Plantar Fasciitis

Plantar Fasciitis Specialist
Plantar fasciitis is a common cause of heel and foot pain, becoming more common with age. At Farragut Foot & Ankle, Dr. Andrew Carver offers the most advanced treatment options for plantar fasciitis, helping patients throughout the Washington, D.C. area find long-term relief of painful symptoms.

Plantar Fasciitis Q & A

What is plantar fasciitis?

The plantar fascia is a strong band of tissue that extends across the sole of the foot from the heel to the ball of the foot, providing support and flexibility for the arch and midfoot region. Plantar fasciitis develops when this band becomes irritated or inflamed, resulting in pain and aching along the bottom and side of the foot. Plantar fasciitis becomes more common with age as the band of tissue becomes stiffer and less flexible, but it can also develop in people who are obese, as a result of trauma, or in people like runners, dancers, or other athletes whose feet are subjected to repetitive stresses and strains. Some people who have plantar fasciitis have heel spurs, tiny bony growths that project from the heel bone and press into the plantar fascia. Standing all day can exacerbate the condition as well.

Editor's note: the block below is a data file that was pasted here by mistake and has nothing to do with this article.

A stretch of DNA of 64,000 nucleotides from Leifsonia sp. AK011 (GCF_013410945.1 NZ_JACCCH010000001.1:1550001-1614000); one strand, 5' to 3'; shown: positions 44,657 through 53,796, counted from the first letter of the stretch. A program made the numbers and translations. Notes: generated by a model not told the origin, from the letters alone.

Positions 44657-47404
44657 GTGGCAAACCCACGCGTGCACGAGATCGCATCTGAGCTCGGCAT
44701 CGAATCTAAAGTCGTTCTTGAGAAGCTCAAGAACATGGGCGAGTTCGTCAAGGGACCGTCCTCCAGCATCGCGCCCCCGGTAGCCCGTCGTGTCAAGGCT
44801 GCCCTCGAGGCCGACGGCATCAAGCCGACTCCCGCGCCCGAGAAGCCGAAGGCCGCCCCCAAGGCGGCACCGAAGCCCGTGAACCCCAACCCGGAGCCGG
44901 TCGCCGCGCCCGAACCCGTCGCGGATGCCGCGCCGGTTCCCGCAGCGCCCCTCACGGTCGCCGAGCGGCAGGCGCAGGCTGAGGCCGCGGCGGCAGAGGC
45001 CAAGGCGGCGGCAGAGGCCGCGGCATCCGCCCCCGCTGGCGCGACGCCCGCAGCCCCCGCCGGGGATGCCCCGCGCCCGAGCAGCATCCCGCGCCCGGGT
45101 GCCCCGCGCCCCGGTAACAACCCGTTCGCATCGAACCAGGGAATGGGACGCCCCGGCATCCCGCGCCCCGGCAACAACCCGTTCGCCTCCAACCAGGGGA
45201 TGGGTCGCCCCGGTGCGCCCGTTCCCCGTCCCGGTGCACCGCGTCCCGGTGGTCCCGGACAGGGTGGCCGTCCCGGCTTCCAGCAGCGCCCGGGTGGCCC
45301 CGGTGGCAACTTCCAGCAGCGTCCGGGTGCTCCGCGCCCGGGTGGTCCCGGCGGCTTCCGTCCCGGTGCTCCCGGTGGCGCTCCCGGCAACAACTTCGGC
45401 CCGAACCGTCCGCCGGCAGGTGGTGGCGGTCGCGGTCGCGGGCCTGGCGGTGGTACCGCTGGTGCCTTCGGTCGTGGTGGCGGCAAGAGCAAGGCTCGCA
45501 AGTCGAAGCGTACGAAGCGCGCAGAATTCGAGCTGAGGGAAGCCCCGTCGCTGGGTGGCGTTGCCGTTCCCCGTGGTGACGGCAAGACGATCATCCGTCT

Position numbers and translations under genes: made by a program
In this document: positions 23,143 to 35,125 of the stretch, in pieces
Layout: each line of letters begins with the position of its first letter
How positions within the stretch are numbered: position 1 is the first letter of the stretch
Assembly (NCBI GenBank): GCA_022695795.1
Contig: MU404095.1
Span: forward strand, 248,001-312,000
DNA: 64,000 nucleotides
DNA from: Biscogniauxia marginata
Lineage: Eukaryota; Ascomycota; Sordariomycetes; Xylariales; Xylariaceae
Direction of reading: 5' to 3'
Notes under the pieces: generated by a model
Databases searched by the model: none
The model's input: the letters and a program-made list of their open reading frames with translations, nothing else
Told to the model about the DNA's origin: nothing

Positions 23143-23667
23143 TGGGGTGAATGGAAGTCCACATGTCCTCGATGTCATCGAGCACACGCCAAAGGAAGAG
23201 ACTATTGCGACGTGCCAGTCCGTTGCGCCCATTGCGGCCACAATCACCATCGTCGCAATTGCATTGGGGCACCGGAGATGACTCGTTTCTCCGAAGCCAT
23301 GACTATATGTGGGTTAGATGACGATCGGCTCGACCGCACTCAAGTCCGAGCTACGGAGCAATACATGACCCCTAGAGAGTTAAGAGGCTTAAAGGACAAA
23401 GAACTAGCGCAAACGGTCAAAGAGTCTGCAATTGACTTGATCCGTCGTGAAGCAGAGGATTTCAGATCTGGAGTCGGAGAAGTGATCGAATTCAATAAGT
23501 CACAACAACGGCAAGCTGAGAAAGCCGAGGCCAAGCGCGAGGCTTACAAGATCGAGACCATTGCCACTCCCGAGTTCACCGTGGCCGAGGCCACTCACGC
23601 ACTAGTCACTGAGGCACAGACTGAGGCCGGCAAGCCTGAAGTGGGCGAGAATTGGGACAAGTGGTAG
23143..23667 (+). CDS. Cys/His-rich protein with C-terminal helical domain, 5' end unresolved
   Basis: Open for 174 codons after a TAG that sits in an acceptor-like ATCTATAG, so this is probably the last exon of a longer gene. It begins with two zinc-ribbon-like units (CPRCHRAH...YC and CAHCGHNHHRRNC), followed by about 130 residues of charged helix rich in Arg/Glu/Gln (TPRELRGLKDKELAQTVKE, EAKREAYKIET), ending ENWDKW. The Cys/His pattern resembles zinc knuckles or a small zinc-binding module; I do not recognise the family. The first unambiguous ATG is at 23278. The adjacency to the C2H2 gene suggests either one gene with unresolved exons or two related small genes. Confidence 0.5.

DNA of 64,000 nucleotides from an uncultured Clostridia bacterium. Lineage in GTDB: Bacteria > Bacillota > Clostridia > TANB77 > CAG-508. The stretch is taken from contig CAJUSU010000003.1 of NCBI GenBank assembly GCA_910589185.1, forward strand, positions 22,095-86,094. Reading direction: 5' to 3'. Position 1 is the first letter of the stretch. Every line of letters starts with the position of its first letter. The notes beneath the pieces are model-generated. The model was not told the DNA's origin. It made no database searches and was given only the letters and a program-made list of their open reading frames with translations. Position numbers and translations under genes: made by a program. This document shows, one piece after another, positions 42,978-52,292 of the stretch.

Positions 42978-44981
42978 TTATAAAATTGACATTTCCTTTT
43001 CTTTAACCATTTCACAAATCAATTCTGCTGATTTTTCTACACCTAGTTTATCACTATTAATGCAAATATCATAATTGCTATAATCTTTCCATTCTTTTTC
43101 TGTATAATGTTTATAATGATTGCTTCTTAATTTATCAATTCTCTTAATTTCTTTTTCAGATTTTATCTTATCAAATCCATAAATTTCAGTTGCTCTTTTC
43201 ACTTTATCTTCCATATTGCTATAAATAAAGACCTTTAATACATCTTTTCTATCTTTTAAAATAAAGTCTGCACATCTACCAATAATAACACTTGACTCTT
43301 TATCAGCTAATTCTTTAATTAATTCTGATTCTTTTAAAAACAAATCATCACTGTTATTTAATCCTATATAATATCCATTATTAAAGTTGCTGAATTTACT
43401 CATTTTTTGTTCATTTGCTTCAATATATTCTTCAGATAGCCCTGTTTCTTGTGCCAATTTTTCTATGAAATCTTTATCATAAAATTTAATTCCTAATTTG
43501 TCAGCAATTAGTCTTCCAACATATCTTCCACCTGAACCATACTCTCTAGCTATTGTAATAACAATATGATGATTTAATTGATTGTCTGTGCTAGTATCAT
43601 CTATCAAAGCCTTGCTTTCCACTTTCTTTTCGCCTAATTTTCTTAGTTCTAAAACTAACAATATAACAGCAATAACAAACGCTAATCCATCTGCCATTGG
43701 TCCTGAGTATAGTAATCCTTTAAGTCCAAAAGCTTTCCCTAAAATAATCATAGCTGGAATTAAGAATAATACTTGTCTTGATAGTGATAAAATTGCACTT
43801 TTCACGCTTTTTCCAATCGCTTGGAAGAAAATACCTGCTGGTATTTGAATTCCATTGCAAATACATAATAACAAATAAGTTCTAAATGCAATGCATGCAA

What are the symptoms of plantar fasciitis?

Plantar fasciitis causes pain, aching and throbbing along the side and bottom of the foot that become worse when standing up after a long period of sitting or lying down. Most patients with plantar fasciitis find their symptoms are worse when getting up after a night's sleep. Moving around can “warm up” the tissues and improve flexibility so symptoms are temporarily relieved, but they recur after another period of being inactive.

What treatment options are available for plantar fasciitis?

Many patients with plantar fasciitis find relief from their symptoms by wearing a special splint or brace designed to gently stretch the plantar fascia to restore flexibility and resolve inflammation over time. Oral medications may also help relieve pain and inflammation, and when symptoms are severe or don't respond to splinting alone, corticosteroids can be injected into the bottom of the foot to relieve inflammation. Custom orthotics can be especially effective by providing additional support to the arch and midfoot region to reduce the strain on the plantar fascia. In very few cases, surgery may be needed to remove heel spurs or to reposition the plantar fascia where it attaches to the heel.

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